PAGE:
When brought in to give his opinion on a suspicious package, Taylor responded with dark humor:
“I’m going back to my office before the bomb goes off.” He walked down the hall to his desk, but before he sat down, he heard the enormous explosion that killed his boss. Because of intuition, that bombed didn’t kill Bob Taylor.
Humor, particularly dark humor, is a common way to communicate true concern without the risk of feeling silly afterwards, and without overtly showing fear.
This insight has haunted me most. Dark humour comes in part from a fear of embarrassment (that we would have made a bigger deal than needed) and a desire to appear courageous in the face of uncertainty — we choose “not feeling silly” over being safe. We are put in danger by our desire to keep up appearances. Using dark humour shows both our distrust for our intuition and our need to express it. Jokes are a way for us to get in the running for being right while making ourselves invulnerable to being wrong.
The key message of this book is to trust your instinct. Trust that you are always responding to something, and that your intuition always has your best interest at heart — even if we don’t always interpret our instincts correctly.
Still, much of the book feels simultaneously paranoid and darkly correct:
We must learn and then teach our children that niceness does not equal goodness. Niceness is a decision, a strategy of social interactions; it is not a character trait. people seeking to control others almost always present the image of a nice person in the beginning. Like rapport-building, charm and the deceptive smile, unsolicited niceness often has a discoverable motive.
We are probably fundamentally good people, but our actions seem to come from a place with little bit of strategy and a little bit of justice (which includes the belief that we should be treated later the way we treat others now).
With Women’s Day in the calendar, my reading list has been filled with notes on owning one’s own presence and sexuality, sassy feminists, and habits that are inherently sexist. Sidenote, the most cutting conversation around inherently sexist habits is regarding the “like a girl” comment — when girls are young, they are proud of doing things like a girl, but as they come into teenhood, doing things “like a girl” generally implies weakness, pickiness, bitchiness. Here’s the video.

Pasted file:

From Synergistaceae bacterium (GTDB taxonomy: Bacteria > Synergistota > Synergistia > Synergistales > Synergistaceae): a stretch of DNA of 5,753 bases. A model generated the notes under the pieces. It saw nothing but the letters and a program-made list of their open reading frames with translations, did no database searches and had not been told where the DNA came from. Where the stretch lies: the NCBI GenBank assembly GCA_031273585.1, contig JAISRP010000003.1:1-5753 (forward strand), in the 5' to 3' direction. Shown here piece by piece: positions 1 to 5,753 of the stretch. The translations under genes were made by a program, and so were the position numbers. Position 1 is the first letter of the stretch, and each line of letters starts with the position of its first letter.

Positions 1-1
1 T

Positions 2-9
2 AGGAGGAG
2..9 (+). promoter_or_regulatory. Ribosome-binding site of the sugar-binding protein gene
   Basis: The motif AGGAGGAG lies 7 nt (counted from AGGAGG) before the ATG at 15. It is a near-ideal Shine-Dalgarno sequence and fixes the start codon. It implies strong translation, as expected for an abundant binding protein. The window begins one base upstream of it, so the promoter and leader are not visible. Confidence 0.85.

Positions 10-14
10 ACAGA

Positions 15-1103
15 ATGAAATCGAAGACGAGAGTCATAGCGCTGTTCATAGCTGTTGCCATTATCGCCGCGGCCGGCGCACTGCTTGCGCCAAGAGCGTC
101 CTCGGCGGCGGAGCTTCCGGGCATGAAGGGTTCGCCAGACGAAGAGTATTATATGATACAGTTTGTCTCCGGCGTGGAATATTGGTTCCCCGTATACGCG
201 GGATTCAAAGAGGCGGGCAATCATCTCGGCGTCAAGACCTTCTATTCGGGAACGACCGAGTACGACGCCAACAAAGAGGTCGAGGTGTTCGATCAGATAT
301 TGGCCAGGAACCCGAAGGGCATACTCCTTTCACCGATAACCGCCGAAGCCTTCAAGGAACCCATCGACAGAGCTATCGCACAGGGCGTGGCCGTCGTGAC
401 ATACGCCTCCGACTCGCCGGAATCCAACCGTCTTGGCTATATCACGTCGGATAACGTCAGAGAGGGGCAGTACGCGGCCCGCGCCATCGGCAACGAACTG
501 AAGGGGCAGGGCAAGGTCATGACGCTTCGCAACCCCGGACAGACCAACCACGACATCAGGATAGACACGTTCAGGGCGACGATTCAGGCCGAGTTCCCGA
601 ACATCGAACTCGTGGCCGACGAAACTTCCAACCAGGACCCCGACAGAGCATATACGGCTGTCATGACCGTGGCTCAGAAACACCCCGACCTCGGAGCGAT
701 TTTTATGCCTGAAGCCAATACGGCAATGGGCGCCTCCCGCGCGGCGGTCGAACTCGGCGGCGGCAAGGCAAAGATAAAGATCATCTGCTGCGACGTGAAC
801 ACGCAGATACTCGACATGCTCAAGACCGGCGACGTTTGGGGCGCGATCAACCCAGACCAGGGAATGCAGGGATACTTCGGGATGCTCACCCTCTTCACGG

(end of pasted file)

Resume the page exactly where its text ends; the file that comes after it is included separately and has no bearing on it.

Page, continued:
With Women’s Day in the calendar, I want to share a darker quote from The Gift of Fear.
At core, men are afraid women will laugh at them, while at core, women are afraid men will kill them.
The “Fear of Children” chapter was particularly intriguing — it focuses on the kind of violence that seems to come out of the blue and stuns us the most: children who gun down schools, stab babies, use suicide intent as leverage, and act in other violent ways with little emotion or remorse.
Gavin addresses a popular discussion around dark music and violence:
Explaining how Judas Priest [the example death metal band] motivated the shootings, he [one of a two friends who went on a violent rampage and unsuccessfully tried to hold up his end of their suicide pact] said that he perceived the song “Hero’s End” to be about how one has to die to be recognised.
By pointing his trigger finger at a rock band, James washed away all of the scrutiny that might reasonably have been focused on himself, his family, or even his society.
On this note, I’d have to agree. There must be some inclination towards and desensitisation to violence that comes from following dark music, watching the news, playing violent games, and so on, but these are likely only the surface of the issue and often just a distraction. A person’s susceptibility and desire for violence is likely deeper nested in how they relate to the people and world around them.
I picked up The Gift of Fear as a recommendation — I got the kindle version, without the “survival signals that protect us from violence” subtitle, without researching the author (who runs a company to protect individuals, and is a violence psychologist), so the direction of the book came as a surprise! I expected something about empowerment and fear in the face of human endeavours (failure, success, conflict, public speaking, death of a loved one, and so on), and read a book that is far more carnal, and initially, magnitudes more frightening. I’ve been posting about a personal fear daily for #30fearlessdays, and while I do have a pressing fear of dying in an accident, violence hasn’t come up. Part of that is the medium (we share #30fearlessdays on Facebook), and part of that is Singapore — there’s a sense of safety here, the kind of safety that puts risk and caution out of mind. Violence hasn’t any room in my brain space, but being reminded about its existence has made me feel both incredibly lucky and somewhat careless.